Historical Inaccuracies From ‘Titanic’ That Will Totally Take You Out of the Movie

It’s safe to say that Titanic is one of the most epic films ever to be released. It won an oscar in 1997 for Best Picture, and it’s still one of the highest-grossing movies of all time.

Still, regardless of its success, there are a handful of errors in Titanic that are sure to take you out of the film.

Most of the movie mistakes have to do with historical inaccuracies that certainly could have been prevented.

Kate Winslet offers her hand to Leonardo DiCaprio in a scene from the film 'Titanic'
Kate Winslet offers her hand to Leonardo DiCaprio in a scene from the film ‘Titanic’ | 20th Century-Fox/Getty Images

‘Titanic’ still lives on for Leonardo DiCaprio and Kate Winslet

Despite the historical inaccuracies sprinkled throughout the film, DiCaprio and Winslet are still massive fans of the movie. Not only was Titanic their first big film, but it was also the movie that launched their 25-year friendship.

Now, DiCaprio and Winslet are practically family, and they still quote Titanic with each other!

Winslet said, “We’re very, very close. And sometimes, we do quote the odd Titanic line back and forth to each other because only we can, and we find it really funny.”

What are some of the historical inaccuracies in ‘Titanic’?

Several historical inaccuracies can be found in the epic film, directed by James Cameron. While the Titanic ship famously sunk in 1912, many of the props seen in the movie weren’t invented until much later.

For instance, at the end of the movie, the lifeboat officers are seen waving their flashlights around while trying to find any remaining survivors. Unfortunately, flashlights weren’t invented yet in 1912.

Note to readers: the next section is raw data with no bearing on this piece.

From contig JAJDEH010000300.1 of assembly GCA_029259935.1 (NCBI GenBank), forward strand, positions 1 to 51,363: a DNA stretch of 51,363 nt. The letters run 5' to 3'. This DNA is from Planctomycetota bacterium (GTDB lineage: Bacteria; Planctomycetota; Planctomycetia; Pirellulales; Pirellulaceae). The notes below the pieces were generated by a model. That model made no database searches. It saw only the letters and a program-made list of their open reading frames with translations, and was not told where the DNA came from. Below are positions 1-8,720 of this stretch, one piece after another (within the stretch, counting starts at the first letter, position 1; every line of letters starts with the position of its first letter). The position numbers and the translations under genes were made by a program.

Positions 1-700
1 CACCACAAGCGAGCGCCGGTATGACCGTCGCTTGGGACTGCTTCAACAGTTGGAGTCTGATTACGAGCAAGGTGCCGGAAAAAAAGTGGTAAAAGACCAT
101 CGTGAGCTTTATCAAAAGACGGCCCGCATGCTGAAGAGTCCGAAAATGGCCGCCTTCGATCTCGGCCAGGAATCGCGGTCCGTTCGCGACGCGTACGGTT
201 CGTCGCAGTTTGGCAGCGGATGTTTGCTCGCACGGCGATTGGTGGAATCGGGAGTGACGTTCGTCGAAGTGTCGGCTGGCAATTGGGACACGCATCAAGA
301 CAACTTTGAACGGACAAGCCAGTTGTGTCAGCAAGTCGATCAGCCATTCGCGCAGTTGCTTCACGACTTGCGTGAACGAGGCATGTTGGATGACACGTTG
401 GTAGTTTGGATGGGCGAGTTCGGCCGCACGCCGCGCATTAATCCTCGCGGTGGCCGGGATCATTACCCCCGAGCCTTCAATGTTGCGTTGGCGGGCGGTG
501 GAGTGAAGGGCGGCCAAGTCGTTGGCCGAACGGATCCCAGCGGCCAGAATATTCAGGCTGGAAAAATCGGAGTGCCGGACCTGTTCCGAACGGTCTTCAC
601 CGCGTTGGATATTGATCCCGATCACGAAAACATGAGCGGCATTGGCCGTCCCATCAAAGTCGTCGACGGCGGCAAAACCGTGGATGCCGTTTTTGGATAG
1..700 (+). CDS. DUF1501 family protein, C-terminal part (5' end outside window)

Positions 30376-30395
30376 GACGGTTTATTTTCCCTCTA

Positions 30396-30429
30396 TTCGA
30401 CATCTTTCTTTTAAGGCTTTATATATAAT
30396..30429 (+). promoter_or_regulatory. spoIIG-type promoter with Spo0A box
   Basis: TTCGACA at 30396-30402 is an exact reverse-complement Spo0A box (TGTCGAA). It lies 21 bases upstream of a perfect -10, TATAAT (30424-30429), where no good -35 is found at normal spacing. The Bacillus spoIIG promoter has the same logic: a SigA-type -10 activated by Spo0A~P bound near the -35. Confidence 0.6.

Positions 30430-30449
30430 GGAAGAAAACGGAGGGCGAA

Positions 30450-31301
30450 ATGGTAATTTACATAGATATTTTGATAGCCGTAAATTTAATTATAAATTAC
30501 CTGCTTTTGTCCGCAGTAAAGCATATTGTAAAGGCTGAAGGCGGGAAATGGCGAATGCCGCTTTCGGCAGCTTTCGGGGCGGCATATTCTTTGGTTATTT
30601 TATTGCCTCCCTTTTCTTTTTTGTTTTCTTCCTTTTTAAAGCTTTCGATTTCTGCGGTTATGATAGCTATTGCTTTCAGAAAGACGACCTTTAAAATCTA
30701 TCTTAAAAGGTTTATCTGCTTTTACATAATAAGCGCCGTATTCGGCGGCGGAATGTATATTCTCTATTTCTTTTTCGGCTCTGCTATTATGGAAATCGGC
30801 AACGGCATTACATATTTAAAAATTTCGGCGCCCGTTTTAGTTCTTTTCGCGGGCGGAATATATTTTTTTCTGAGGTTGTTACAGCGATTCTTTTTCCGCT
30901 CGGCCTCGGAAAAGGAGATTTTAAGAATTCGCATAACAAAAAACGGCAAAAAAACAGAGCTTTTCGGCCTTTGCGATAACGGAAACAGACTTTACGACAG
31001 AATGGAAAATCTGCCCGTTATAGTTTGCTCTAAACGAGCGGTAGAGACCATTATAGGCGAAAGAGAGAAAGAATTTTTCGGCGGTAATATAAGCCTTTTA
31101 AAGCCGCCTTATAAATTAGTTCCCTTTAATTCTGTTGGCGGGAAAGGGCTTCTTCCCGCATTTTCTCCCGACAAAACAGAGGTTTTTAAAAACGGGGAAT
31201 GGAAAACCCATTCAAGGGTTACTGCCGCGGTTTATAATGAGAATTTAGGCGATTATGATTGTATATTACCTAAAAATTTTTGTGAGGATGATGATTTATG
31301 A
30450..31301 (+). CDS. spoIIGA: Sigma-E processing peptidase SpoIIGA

Another prop that hadn’t been invented yet was the cigarettes that Jack Dawson smokes throughout the film. The filtered cigarettes he smokes hadn’t been invented until the 1950s.

Meanwhile, during the film, Rose quotes Sigmund Freud while using a theory that hadn’t been invented yet. Rose says, “Do you know of Dr. Freud? His ideas with male preoccupation with size might be of particular interest to you, Mr. Ismay.” And while it’s a funny line, history buffs still cringe at this moment due to its inaccuracy.

Furthermore, when Jack first introduces himself to Rose, he says he is from Chippewa Falls, Wisconsin. He talks about his experiences ice fishing on Lake Wissota, yet this lake wasn’t created until five years later. This caused a bit of an uproar from Chippewa Falls residents.

“It couldn’t have happened because the lake wasn’t filled until 1917,” said a Chippewa Falls historian (via the Chicago Tribune.)

The most controversial historical inaccuracy

Yet one of the most significant historical inaccuracies in Titanic caused James Cameron to intervene.

The inaccuracy involves the portrayal of Officer William McMaster Murdoch. In the movie, the character takes a passenger’s life on the ship and then takes his own life out of guilt.

But in reality, Murdoch died a hero by helping save over 10 lives on the ship.

“In the case of First Officer William McMaster Murdoch, I took the liberty of showing him shoot somebody and then shoot himself,” Cameron says (via USA Today.)

“He’s a named character; he wasn’t a generic officer. We don’t know that he did that, but you know the storyteller in me says, ‘Oh.’ I start connecting the dots: he was on duty, he’s carrying all this burden with him, made him an interesting character.”

“But I was being a screenwriter,” Cameron continues. “I wasn’t thinking about being a historian, and I think I wasn’t as sensitive about the fact that his family, his survivors, might feel offended by that, and they were.”